Pop culture obsessives writing for the pop culture obsessed.
Pop culture obsessives writing for the pop culture obsessed.

El Sicario: Room 164

Illustration for article titled El Sicario: Room 164

El Sicario: Room 164 is a one-man monologue of a documentary, 80-odd minutes spent in a crummy motel suite in the company of a guy with a black mesh cloth covering his head and obscuring his identity. A subject really has to have something to say to justify this kind of film treatment—Michael Ruppert’s hypnotic apocalyptic scenarios in Collapse come to mind—and the unnamed focus of Gianfranco Rosi’s feature has plenty. He’s a former “sicario,” a hit man and enforcer for a drug cartel in Ciudad Juárez who once kidnapped and tortured someone in the very room in which he’s being filmed, and he spins out tales of horror, corruption, and redemption with disconcertingly similar intensity.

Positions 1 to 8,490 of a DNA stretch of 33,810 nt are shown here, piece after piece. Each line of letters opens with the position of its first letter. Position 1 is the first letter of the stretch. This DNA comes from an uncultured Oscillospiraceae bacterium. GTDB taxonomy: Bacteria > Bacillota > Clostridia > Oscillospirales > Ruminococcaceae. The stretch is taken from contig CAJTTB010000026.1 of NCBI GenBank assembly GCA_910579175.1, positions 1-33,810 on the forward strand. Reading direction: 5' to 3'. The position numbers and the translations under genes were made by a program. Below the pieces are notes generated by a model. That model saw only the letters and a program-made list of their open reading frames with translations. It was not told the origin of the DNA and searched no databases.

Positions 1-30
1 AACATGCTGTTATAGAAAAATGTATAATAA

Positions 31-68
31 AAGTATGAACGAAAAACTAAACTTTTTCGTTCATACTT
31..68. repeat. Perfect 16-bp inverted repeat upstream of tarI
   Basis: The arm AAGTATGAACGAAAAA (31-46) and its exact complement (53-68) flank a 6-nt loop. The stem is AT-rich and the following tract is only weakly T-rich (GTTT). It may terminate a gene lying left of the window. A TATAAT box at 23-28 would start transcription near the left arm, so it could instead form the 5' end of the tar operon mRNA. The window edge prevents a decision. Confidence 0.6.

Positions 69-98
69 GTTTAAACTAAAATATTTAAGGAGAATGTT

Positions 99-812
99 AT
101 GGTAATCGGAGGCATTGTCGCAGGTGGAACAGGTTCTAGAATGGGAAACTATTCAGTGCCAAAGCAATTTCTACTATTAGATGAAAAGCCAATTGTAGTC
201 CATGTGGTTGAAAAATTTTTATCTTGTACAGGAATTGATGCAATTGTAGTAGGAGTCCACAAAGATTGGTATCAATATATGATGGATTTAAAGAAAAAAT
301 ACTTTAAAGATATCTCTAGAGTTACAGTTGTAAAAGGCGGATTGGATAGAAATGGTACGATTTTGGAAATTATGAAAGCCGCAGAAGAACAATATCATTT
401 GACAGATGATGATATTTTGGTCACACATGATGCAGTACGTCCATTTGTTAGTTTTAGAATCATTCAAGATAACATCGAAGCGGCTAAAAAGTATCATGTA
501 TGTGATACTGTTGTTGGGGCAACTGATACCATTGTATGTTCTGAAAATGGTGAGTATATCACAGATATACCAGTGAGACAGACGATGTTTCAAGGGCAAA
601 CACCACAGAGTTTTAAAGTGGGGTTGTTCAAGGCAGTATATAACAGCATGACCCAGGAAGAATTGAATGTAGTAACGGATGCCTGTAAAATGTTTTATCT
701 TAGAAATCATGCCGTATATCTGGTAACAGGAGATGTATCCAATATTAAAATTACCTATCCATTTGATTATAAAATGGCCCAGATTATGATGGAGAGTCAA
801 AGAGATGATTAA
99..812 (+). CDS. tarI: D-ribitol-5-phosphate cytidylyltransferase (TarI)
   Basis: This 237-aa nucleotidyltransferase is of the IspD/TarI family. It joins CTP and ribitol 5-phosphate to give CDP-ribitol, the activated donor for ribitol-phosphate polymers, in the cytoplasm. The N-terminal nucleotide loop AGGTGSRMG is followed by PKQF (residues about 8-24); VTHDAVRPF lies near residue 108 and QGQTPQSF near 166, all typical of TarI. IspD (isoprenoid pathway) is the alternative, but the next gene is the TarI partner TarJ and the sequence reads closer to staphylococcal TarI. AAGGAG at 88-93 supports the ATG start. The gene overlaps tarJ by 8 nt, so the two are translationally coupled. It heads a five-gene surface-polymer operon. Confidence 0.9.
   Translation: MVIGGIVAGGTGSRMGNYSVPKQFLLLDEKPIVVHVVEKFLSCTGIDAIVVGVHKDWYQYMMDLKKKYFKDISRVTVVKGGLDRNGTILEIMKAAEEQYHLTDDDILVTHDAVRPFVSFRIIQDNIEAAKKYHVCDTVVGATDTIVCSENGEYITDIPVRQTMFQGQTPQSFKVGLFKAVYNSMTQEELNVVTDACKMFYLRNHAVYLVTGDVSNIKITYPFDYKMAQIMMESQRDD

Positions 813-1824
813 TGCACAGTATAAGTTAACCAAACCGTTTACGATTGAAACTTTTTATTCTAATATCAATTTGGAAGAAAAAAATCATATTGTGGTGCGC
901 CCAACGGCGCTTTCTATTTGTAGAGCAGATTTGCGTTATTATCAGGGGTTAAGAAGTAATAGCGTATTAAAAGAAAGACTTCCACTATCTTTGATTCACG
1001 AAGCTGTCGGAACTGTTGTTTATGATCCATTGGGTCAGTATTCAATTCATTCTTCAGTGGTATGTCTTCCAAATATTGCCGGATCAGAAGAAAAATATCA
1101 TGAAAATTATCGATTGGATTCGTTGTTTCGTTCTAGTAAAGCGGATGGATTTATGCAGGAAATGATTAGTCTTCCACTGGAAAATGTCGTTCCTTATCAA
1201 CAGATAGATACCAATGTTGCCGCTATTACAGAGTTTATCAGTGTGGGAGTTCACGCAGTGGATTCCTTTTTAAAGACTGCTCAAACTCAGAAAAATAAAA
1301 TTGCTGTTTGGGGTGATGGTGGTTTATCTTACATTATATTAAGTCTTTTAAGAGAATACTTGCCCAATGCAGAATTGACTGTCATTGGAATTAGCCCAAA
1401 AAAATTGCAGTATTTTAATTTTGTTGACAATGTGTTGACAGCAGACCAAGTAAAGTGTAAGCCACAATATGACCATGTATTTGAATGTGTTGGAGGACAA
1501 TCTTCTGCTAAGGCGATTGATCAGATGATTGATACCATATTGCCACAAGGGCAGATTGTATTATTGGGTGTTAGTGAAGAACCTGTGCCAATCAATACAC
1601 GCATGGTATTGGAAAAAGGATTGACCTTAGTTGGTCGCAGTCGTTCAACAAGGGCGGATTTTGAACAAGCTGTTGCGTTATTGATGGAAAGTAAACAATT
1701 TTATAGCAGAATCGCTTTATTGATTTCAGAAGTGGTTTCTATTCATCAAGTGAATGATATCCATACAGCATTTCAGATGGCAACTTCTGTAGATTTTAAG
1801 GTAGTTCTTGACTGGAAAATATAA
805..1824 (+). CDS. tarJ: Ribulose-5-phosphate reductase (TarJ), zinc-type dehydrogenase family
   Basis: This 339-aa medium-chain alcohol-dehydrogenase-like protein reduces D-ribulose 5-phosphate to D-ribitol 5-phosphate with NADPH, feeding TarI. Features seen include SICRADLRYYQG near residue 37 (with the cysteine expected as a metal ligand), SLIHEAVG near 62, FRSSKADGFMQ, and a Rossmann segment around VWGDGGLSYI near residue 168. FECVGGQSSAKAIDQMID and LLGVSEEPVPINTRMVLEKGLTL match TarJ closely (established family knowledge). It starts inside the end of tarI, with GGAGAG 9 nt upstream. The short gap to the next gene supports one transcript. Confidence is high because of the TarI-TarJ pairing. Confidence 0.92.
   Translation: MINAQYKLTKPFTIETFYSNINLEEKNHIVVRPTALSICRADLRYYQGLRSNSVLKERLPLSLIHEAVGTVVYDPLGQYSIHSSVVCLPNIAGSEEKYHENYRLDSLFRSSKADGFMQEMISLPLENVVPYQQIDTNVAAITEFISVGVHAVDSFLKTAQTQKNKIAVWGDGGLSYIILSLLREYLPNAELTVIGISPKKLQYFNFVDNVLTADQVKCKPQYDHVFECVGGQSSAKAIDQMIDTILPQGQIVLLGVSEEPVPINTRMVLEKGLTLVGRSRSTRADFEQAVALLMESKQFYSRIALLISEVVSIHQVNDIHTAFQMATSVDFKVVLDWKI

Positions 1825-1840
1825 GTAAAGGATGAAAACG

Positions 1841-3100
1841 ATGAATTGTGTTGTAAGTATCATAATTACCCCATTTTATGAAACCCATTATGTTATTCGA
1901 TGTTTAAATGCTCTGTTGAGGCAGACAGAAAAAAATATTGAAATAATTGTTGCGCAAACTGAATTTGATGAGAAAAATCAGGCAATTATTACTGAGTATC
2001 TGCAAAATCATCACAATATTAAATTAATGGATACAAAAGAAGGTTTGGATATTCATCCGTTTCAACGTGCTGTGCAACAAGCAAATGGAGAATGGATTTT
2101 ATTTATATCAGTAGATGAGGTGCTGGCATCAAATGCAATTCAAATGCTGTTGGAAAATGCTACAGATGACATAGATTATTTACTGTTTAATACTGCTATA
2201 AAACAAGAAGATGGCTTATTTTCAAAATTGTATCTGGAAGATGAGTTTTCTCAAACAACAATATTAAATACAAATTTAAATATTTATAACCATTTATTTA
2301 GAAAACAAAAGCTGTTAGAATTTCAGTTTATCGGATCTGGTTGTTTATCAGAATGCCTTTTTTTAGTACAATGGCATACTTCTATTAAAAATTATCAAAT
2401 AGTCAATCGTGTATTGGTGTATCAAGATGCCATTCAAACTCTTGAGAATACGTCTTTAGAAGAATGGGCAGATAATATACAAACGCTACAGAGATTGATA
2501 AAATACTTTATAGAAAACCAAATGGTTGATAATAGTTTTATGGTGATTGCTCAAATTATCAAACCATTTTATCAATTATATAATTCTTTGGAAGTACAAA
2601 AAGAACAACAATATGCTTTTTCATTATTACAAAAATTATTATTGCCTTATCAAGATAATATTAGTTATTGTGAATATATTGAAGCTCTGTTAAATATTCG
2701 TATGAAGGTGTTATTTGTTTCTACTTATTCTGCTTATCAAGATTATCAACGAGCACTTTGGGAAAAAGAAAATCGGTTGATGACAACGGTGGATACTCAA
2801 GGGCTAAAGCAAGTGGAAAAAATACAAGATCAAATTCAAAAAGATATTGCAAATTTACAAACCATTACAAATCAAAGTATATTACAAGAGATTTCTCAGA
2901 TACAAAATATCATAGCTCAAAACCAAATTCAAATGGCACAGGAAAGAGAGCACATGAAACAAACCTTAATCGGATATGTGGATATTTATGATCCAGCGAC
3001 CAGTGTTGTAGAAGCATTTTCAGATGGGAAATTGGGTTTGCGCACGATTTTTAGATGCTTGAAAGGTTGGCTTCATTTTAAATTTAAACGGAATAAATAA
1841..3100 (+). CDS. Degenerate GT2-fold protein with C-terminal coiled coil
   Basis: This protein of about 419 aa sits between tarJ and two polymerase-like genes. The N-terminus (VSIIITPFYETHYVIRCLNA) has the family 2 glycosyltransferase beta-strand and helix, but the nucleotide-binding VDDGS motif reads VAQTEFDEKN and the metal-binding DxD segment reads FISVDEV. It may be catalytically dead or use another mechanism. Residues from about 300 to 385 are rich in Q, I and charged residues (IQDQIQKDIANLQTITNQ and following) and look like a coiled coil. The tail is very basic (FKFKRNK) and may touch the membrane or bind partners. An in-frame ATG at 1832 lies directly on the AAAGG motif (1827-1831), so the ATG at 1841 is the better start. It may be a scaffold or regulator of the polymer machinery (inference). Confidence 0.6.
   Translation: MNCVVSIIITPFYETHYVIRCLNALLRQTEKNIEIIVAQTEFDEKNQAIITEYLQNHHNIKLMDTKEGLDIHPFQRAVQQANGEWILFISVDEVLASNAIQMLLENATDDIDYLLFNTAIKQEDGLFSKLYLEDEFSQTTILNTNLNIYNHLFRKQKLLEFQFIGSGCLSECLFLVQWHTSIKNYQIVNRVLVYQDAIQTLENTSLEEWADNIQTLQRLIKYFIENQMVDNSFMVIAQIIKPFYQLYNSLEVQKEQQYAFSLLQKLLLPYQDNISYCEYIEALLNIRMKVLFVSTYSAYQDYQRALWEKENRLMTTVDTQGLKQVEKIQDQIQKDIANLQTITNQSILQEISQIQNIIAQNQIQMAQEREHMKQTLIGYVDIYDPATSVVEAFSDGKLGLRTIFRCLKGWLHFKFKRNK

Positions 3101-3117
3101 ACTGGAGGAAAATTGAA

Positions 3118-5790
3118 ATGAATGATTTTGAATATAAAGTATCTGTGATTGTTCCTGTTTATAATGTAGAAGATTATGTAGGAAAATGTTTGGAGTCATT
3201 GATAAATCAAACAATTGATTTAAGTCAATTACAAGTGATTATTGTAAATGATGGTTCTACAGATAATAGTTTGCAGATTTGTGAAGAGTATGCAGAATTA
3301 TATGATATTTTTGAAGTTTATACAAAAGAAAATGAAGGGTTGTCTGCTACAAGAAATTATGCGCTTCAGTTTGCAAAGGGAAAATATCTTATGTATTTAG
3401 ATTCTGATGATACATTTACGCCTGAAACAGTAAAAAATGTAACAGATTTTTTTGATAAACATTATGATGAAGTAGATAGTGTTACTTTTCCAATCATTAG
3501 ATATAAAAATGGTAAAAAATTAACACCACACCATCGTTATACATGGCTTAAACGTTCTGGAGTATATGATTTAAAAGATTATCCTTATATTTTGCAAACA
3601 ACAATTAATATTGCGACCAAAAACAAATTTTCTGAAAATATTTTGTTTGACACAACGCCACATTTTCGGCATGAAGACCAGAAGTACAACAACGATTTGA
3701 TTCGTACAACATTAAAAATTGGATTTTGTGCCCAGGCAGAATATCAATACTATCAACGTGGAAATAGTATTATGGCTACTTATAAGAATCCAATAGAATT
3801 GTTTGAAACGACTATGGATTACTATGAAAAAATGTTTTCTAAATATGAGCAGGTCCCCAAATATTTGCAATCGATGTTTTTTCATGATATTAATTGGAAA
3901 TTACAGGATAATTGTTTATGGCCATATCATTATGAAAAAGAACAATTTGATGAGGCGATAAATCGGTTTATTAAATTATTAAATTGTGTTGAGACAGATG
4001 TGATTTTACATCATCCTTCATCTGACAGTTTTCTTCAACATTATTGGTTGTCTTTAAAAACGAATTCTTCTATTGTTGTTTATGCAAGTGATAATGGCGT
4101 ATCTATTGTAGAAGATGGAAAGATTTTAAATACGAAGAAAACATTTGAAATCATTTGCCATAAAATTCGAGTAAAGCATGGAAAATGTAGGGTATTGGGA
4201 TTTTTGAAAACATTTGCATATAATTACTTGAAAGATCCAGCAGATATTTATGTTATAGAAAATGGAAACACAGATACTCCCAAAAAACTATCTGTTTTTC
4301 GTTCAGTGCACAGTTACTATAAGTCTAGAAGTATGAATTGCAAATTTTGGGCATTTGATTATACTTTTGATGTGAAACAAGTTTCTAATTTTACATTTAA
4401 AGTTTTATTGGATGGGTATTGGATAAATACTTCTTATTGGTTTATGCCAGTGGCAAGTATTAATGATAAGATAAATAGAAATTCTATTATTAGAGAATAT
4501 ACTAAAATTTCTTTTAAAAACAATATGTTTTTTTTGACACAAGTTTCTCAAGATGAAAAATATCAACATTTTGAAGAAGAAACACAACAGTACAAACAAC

Rather than fill the screen with photos or re-enactments, Rosi leaves the camera on his subject, very rarely breaking to fade to black or cut to a shot of a cityscape or quiet street. The rest of the time, the sicario is front and center, sitting in an armchair scribbling in a notebook or pacing the room and playing out the parts of both victim and captor as he recounts how a particular job went. The sketching is a haunting touch, our unnamed narrator often illustrating his stories with simple, childish illustrations; summarizing the right and wrong way to kill someone who’s driving, he draws a box-like car and then dots it with bullet holes, and he uses a stick figure covered with a rectangle to accompany an explanation of how covering someone with a blanket, setting it on fire, and then removing it will take off layers of skin. The sicario eventually fled his life of violence and found religion—recounting this episode, he falls to his knees as if back in that church—but both this change of heart and the atrocities that came before it seem to live on in his memory with equal intensity, his narrative not one of regret and repentance but of moving on. It feeds into the film’s compelling mixture of the general and the tangibly specific, its subject coming across as much as a concept as an individual sitting in that anonymous rented room, talking about how “there are no borders for the narcos” and that they own people everywhere. El Sicario: Room 164 is an almost laughably simple, aggressively drab-looking film, but it packs a wallop.

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